The High Court has granted an injunction to the receivers of Apollo House, which paves the way for it to be vacated.
The Nama-owned building in Dublin city has been used as an unoffical homeless shelter since a group of activists broke in at the end of last week.
After spending a number of hours listening to the submissions from both sides today, Mr Justice Paul Gilligan took an hour to consider everything.
There was complete silence in the packed court room when he returned with his decision and when he said he was going to grant the order.
He said it was clear that the HOME SWEET HOME group was motivated by a genuine concern for the plight of the homeless, but he had to consider the fact that they are "clearly trespassing" as well as the health and safety concerns raised by the receivers to Apollo House.
He also accepted assurances from Dublin City Council that there are enough beds in the city to accommodate those staying in the derelict office building.
Ross Maguire, who is acting for a number of the HOME SWEET HOME campaigners including the musician Glen Hansard, said the exceptional circumstance in this case is that some of the people occupying Apollo House will be rendered homeless if the receivers are given an injunction to have them removed.
But Dr. Dáithí Downey, Director of the Dublin Region Homeless Executive, said that’s not the case.
In his sworn statement, he said they wouldn’t be forced onto the streets because the council has sufficient capacity to serve.
An issue about the suitability of alternatives was raised earlier, with one occupant of Apollo House describing them as “unsafe” for vulnerable users.
The receivers have repeatedly said they do not want to render anyone homeless, but they have concerns about the safety of the derelict building.
The judge said he was not satisfied that what those occupying the office block described as “exceptional circumstances” would justify any other decision in relation to the order.
But he did allow them to stay until 12 noon on January 11, as long as they abide by certain conditions including a cap on the numbers allowed in.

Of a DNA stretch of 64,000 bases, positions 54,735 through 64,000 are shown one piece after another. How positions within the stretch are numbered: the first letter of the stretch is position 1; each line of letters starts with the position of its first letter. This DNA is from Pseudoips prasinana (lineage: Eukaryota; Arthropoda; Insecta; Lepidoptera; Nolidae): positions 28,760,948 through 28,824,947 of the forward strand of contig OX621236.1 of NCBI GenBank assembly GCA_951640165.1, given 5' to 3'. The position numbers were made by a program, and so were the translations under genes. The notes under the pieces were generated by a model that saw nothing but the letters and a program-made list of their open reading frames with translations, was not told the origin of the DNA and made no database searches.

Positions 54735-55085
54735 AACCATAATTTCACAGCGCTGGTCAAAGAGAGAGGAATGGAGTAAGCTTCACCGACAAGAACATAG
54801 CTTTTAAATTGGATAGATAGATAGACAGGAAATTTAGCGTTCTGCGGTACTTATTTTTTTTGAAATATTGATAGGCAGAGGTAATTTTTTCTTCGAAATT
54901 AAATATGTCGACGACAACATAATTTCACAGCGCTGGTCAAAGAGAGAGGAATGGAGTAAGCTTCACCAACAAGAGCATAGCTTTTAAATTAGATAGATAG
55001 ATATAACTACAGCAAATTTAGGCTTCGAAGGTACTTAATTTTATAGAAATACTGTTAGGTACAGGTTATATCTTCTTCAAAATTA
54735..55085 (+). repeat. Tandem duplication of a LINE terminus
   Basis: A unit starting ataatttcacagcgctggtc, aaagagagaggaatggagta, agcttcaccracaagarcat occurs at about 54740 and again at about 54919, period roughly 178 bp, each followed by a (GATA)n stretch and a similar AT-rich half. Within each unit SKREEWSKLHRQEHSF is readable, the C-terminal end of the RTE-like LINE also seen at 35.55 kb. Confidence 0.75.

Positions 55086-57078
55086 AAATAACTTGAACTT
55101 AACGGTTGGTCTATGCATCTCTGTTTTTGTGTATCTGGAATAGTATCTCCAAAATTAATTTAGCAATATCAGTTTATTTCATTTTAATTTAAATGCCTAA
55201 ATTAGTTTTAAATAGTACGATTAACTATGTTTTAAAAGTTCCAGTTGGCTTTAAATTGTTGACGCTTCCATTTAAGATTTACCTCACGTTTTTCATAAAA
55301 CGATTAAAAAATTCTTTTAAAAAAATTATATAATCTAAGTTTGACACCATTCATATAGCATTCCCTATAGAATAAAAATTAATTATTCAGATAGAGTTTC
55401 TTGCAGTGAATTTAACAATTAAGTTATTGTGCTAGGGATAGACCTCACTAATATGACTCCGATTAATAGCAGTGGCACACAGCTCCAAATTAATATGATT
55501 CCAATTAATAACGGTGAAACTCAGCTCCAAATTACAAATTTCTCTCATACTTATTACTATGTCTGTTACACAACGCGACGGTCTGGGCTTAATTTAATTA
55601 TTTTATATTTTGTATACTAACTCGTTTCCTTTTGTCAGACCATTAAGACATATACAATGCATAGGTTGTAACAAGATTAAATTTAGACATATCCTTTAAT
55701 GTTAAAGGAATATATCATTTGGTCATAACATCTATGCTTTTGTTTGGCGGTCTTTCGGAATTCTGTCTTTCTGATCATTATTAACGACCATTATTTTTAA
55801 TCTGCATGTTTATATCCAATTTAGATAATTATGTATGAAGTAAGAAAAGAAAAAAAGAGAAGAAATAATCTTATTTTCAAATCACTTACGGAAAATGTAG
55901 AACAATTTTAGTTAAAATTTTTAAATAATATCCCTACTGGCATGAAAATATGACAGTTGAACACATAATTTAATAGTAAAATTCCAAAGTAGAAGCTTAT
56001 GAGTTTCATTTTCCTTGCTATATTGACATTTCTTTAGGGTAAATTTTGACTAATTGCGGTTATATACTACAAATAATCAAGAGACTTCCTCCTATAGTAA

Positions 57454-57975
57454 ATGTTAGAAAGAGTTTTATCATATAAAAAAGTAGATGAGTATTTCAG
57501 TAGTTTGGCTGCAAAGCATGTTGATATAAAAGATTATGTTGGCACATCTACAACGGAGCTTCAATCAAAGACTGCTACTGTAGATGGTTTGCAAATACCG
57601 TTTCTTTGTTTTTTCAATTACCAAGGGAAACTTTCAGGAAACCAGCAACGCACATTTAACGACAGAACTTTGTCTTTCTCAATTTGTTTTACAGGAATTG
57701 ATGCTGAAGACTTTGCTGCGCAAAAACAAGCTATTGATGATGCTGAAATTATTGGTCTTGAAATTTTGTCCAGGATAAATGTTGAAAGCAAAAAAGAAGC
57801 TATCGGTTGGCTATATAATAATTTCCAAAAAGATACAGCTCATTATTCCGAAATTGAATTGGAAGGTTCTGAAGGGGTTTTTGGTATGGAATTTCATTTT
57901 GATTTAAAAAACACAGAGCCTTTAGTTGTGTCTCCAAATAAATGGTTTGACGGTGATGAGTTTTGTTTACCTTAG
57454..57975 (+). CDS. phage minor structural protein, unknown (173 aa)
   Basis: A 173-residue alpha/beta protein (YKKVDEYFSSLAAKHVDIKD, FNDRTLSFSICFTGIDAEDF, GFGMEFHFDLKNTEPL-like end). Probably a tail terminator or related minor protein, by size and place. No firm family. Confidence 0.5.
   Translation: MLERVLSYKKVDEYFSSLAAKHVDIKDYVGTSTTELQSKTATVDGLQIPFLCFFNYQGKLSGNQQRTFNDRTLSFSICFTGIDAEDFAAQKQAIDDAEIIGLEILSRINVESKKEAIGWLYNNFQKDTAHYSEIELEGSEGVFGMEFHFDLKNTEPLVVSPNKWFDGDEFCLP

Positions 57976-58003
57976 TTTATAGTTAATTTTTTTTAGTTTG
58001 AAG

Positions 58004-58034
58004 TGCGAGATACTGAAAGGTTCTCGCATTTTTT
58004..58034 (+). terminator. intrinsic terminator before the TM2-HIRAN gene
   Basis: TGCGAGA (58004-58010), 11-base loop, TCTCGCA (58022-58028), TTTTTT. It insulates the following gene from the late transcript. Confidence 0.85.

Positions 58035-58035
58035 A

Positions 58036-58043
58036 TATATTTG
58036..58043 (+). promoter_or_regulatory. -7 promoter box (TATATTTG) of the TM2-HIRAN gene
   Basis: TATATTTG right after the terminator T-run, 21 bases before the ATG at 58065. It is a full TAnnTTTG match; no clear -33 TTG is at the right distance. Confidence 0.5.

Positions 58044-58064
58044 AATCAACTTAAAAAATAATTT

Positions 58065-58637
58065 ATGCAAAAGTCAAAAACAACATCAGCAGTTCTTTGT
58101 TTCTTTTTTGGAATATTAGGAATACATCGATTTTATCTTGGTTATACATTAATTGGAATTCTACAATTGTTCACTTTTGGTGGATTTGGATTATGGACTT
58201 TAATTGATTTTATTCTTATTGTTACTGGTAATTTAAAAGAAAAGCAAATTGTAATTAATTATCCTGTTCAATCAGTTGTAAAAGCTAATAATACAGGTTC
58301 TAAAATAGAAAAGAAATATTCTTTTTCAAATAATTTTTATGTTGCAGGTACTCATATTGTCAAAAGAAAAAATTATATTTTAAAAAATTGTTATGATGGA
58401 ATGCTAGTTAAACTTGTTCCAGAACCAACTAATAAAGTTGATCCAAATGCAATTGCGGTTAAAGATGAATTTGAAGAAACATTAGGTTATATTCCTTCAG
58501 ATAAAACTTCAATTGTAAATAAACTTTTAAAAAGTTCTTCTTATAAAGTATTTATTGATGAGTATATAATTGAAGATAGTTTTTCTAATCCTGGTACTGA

In a statement this evening, Mazars, Receivers to Apollo House, say they hope that Home Sweet Home will work with them to meet the directions of the Court which, in turn, will allow them to work with insurers to try to put in place the necessary insurance to cover the period up to January 11.
Mazars also committed to working with Home Sweet Home, Dublin City Council and homeless agencies over the next three weeks to assist homeless people in Apollo House move to more appropriate accommodation.
They said: "We wish to emphasise that these proceedings were never about the eviction of the people currently in Apollo House but were brought in order to address the serious legal and safety issues arising from the present situation."
Update 6pm: Homelessness Campaigner Fr Peter McVerry said he was now urging the occupiers to vacate the building by January 11, having highlighted the issue of homlessness in an "extraordinary" way and generating public support in a way that "nothing in the last number of years has been able to do".
Update 11pm: Dublin City Council has responded to the court ruling on Apollo House.
They said: "It is important to note the details presented to the court today by Dublin City Council confirms the availability of sufficient emergency accommodation to meet the needs of all persons experiencing homelessness and currently using Apollo House."
They added: "Currently there are enough secure emergency beds available through Dublin City Council and the Dublin Region Homeless Executive (DRHE) to meet the needs of rough sleepers and those who are being accommodated in Apollo House. The additional 230 bed spaces are distributed across four new emergency accommodation facilities with each one having a dedicated service provider attached to it.
"Peter McVerry Trust will provide on-site support for 70 persons at Ellis Quay, Dublin 7. Depaul will provide on-site supports for 75 persons at Little Britain Street, Dublin 7. Dublin Simon and Salvation Army will provide on-site supports for 65 persons at Carman''s Hall. The Civil Defence will provide 20 beds at Wolfe Tone Quay.
"Each of the NGOs has extensive experience in the delivery of services to persons who are homeless and have staff with the required skills and competencies. The DRHE opened two facilities on 9th December at Ellis Quay (70 beds) and Little Britain Street (75 beds). The third facility at Carman’'s Hall will open tomorrow."